What will be a deciding factor is Chandler’s power punching and elite wrestling. Bellator’s lightweight king tosses human beings around on the regular. If he gets his hands on Freire, he’ll send “Pitbull” for a ride. And that might only be necessary if Freire is consistently getting the better of their striking exchanges. As Freire’s brother Patricky found out in his second meeting with Chandler, the champion has elite hand speed and he will check that chin real fast if it’s exposed for too long.
The same could be said of Chandler’s legs. Freire will chew those limbs up with low kicks if given the opportunity and Chandler will find his explosiveness nullified if he allows Freire to take away his base. Should this go to a decision, leg kicks should be a major factor in the scoring.
I expect the judges to make the call in this one and I’m leaning towards Chandler’s reach and strength, as well as him using his wrestling to dictate where this fight goes. A unanimous decision and historic Bellator bragging rights go to Chandler.
The pick: Chandler
Say what you want about Michael Page’s last outing against Paul Daley, but finally faced with an experienced, name opponent, “Venom” did enough to win. Daley was an enormous step up from Page’s previous competition and now Douglas Lima is one more notch above that.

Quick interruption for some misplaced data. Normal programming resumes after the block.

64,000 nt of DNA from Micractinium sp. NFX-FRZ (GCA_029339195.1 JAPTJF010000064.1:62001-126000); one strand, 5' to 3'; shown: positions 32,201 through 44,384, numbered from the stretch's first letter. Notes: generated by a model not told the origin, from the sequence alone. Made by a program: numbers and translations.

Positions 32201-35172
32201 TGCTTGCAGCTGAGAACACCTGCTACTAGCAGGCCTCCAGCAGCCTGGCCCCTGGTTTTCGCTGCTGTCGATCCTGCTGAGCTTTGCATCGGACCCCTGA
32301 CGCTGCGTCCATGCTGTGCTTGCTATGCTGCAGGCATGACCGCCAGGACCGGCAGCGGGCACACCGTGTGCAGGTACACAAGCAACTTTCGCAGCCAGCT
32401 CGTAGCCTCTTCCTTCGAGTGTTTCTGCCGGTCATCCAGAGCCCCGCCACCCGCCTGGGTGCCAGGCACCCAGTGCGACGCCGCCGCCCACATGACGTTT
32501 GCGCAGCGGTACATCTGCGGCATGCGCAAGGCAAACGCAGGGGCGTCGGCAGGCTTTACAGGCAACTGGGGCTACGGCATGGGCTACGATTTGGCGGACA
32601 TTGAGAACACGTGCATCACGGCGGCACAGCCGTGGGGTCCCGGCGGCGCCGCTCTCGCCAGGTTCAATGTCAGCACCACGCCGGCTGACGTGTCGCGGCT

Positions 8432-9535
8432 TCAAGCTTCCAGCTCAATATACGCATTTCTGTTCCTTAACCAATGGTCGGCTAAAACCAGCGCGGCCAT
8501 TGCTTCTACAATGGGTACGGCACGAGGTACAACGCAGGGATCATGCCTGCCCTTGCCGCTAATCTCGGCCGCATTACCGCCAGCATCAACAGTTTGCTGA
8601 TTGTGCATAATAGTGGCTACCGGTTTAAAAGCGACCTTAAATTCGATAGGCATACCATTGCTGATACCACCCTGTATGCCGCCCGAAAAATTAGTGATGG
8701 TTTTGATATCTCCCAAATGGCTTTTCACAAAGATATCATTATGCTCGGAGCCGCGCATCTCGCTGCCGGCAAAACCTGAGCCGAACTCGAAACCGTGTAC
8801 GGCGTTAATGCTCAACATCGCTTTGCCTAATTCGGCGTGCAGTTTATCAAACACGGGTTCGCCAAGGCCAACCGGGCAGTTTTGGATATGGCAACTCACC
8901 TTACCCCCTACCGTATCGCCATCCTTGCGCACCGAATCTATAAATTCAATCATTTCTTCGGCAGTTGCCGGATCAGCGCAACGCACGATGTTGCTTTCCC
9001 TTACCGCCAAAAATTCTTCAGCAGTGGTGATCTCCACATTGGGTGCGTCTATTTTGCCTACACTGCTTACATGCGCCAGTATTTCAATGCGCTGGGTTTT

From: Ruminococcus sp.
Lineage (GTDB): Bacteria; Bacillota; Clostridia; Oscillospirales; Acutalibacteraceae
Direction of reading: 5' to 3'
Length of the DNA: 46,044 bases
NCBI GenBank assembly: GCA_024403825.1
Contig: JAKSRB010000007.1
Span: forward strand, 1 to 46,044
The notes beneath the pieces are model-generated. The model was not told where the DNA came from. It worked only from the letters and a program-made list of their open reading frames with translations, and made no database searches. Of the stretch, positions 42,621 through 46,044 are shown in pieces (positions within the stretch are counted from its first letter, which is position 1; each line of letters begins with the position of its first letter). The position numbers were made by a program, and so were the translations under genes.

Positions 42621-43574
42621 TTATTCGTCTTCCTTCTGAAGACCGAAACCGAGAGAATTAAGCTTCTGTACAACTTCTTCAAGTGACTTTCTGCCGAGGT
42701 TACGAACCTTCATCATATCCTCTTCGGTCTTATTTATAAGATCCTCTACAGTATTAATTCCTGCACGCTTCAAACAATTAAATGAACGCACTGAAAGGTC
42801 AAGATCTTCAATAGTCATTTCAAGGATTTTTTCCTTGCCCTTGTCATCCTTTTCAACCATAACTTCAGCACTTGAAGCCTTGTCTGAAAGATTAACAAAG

While Daley has been known for dropping the occasional stink bomb, the same can’t be said of Lima who has been a model of consistency during his time at the top of the welterweight division. His only losses have been to Rory MacDonald, Ben Askren, and Andrey Koreshkov, and he’s twice beaten Koreshkov since their first meeting. That spells trouble for Page, who just hasn’t faced the high-level tests that Lima has.
Page has shown flashes of being a legit contender and there will be no denying his qualifications if he finds a way to take out Lima. He’s still too much of a wild card for me to pick though.
The pick: Lima
Speaking of step-up fights, this is A.J. McKee’s chance to climb up the rankings and potentially put himself in pole position for a title shot. What better way to prove his worth than fighting two-time Bellator champion Pat Curran?